In this case, abdominal CT with IV contrast is performed and reveals a hypodense lesion in the right lobe of the liver (yellow arrow) that is of a slightly lower density than the surrounding liver parenchyma. The internal density of the lesion and surrounding parenchyma is similar on both iDose4 (A, B) and on IMR (C, D) images. However, on the IMR image (D), the noise level is lower compared to the iDose4 image (B), which allows for improved delineation of the lesion compared to the surrounding parenchyma. The dissection flap (red arrow) is also more sharply delineated from the surrounding true and false lumen on the IMR image (C). Therefore, using the same CT examination, but 2 different processing techniques, it is apparent that with IMR, there is better contrast resolution between the lesion and the surrounding parenchyma, improving the sensitivity for lesion detection and providing better visualization of the abnormality, compared to iDose4. The ability to better visualize abnormalities such as tumors or metastatic disease has the potential to significantly impact patient management.

Case 3: Renal Subcapsular Hematoma

IMR is also used routinely in CT abdomen examinations performed without IV contrast. Here, the examination shows a left renal subcapsular hematoma at lateral aspect with a density slightly higher than the adjacent renal parenchyma. Reconstruction of axial images is performed with both iDose4 (4-mm [A, B, C]) and IMR (4-mm [D, E, F]). The hematoma is more clearly delineated on the IMR image (D). The density of the hematoma and adjacent renal parenchyma is the same on iDose4 and on IMR (arrows; B, E); however, on the IMR image, the lower background noise better shows the difference in density between the two adjacent areas of the subcapsular hematoma and renal parenchyma. This difference in density is even more pronounced with a narrow window width (F). As this is the same examination, the CT density difference between the hematoma and adjacent parenchyma is the same for the two techniques, but with IMR, this difference is more apparent; this allows for improved lesion detection, which may be more useful in CT examinations performed without intravenous contrast.

Case 4: Renal Stone

A low radiation dose CT protocol without IV contrast is used in patients with renal stone disease who may need repeated CT examinations for follow up of treatment or surveillance. In this exam, the CTDIvol was 2 mGy, and axial images are reconstructed with both iDose4 (4-mm [A, B]) and IMR (1-mm [C, D]). On 1-mm images with IMR, a small left renal stone is better delineated (arrow; C) compared to 4-mm images with iDose4 (A), due to partial volume averaging on 4-mm images. The renal parenchymal density noise level (SD) on IMR is even lower with a slice thickness of 1 mm (D), compared with 4 mm on iDose4 (B), which allows for thin sections with low radiation dose. In this case, 1-mm IMR images allow for improved detection of the stone, which may affect patient management.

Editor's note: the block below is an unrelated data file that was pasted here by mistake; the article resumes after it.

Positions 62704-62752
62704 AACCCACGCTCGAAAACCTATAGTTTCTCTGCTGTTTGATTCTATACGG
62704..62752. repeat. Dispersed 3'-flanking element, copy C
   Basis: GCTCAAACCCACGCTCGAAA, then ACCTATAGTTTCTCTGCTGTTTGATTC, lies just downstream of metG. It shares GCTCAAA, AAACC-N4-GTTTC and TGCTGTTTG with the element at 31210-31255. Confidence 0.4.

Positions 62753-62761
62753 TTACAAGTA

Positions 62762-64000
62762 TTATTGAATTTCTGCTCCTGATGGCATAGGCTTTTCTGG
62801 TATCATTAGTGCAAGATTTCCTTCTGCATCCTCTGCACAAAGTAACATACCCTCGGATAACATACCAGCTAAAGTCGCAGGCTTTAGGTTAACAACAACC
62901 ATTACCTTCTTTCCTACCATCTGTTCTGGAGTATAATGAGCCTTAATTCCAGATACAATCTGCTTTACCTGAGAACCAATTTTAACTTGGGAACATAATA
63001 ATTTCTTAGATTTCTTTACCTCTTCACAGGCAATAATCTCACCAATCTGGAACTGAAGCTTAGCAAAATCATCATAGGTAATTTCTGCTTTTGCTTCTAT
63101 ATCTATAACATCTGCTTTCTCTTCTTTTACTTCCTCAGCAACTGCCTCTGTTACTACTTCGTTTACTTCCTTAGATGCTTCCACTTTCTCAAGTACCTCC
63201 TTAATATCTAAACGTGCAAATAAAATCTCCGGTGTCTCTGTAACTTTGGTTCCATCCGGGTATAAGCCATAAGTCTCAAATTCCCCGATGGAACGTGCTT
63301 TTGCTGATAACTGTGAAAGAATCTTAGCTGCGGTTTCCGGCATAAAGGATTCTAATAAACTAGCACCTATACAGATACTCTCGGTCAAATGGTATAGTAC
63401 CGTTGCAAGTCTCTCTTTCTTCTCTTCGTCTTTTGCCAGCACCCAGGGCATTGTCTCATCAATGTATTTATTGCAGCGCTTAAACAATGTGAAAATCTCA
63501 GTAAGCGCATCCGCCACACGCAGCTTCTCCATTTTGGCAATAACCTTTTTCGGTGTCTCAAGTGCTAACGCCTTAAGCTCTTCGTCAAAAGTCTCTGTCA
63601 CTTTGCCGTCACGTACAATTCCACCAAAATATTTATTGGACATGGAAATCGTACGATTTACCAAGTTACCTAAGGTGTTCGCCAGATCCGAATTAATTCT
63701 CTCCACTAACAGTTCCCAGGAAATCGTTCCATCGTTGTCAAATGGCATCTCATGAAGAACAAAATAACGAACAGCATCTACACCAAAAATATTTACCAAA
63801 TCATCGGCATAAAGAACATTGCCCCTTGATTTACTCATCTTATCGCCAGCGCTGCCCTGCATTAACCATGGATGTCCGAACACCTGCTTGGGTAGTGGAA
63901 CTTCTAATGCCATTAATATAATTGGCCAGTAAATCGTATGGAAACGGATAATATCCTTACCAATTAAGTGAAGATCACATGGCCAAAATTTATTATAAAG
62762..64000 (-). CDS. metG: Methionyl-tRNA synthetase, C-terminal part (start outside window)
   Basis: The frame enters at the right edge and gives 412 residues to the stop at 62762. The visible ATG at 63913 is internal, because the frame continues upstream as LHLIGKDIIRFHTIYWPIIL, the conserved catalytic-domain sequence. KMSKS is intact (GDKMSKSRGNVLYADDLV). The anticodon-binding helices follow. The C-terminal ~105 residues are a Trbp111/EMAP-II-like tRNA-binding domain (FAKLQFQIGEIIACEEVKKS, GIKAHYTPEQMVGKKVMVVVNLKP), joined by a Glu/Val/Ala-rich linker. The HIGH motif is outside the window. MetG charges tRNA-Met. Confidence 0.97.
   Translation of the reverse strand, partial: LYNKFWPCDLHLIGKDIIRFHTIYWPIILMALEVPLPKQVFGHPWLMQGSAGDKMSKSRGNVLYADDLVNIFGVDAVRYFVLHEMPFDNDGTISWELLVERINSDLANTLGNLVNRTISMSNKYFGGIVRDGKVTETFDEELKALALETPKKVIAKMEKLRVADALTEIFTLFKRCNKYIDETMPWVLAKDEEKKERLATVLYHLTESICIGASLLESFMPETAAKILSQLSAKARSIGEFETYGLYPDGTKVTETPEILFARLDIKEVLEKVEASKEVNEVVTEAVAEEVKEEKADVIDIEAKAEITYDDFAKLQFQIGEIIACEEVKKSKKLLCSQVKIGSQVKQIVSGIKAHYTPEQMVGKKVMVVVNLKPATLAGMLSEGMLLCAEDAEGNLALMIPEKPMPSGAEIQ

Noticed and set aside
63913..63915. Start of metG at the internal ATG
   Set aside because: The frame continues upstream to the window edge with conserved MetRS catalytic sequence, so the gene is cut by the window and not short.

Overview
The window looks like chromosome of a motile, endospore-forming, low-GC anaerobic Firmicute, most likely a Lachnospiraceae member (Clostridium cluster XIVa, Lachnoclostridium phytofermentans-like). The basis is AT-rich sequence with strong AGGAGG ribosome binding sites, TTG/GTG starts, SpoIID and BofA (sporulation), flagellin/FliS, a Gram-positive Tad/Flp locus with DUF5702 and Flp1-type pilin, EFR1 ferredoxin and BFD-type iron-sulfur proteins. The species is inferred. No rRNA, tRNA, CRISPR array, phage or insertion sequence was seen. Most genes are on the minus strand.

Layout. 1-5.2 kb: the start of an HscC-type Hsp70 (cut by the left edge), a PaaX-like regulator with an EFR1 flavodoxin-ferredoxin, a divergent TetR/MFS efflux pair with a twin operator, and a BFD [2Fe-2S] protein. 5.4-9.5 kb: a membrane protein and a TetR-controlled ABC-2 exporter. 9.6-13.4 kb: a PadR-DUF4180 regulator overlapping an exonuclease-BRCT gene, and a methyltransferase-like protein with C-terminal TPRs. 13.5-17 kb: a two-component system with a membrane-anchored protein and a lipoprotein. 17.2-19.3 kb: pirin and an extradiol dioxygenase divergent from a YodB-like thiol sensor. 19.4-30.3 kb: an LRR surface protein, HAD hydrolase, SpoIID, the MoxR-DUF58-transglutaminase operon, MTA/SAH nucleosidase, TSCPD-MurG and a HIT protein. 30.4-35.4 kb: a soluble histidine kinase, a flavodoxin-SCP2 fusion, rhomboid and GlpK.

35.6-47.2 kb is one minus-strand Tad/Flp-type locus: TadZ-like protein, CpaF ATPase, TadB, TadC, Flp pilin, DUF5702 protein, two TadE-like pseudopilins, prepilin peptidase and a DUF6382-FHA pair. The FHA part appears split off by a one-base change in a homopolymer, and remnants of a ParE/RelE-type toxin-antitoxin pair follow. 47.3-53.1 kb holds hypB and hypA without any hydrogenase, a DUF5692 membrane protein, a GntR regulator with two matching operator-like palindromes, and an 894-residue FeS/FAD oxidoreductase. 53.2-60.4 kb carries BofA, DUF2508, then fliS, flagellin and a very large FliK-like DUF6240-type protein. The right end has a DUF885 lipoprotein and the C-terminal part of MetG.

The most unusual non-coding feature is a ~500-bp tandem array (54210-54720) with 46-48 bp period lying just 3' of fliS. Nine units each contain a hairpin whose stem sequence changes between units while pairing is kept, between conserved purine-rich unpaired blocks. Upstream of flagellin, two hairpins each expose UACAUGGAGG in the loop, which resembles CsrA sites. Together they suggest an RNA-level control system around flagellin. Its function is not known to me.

Case 5: Endograft Repair of an Abdominal Aortic Aneurysm

CTA of the abdomen is performed without and with IV contrast to check for an endoleak following endograft repair of an abdominal aortic aneurysm. The following reconstructions are performed: iDose4 2-mm axial precontrast (A); iDose4 2-mm axial postcontrast (B); IMR 1-mm axial precontrast (C); and IMR 1-mm axial postcontrast (D). The small focus of enhancement in the aneurysm sac on postcontrast images (arrow, B, D), indicative of an endoleak, is more clearly delineated on IMR (D). With IMR, the ability to use thinner slices and less noise allows for better visualization of the endoleak with greater diagnostic confidence, whereas the endoleak is much more difficult to see on the iDose4 images. Although no immediate intervention may be performed for small endoleaks, the duration of follow-up CT examination may be reduced to assess for change and determine if repair is required before the endoleak progresses

Conclusions

Relative to FBP or IR techniques, knowledge-based IR allows for improved image quality without an increase in radiation dose. We use IMR on routine abdominal CT and CTA examinations with relatively low radiation doses, as well as renal stone CT examinations with low radiation dose. Because IMR images are virtually noise free, they appear different from iDose4 images. Therefore, in the initial stages, reviewing images side-by-side with both reconstruction techniques may help to achieve familiarity with the new technique.

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Use of a Knowledge-based Iterative Reconstruction Technique, IMR, to Improve Image Quality and Lower Radiation Dose.  Appl Radiol. 

By Tariq A. Hameed, MD| June 06, 2019
Categories:  Section

About the Author

Tariq A. Hameed, MD

Tariq A. Hameed, MD

Dr. Hameed is an Assistant Professor of Clinical Radiology and Imaging Sciences at Indiana University School of Medicine.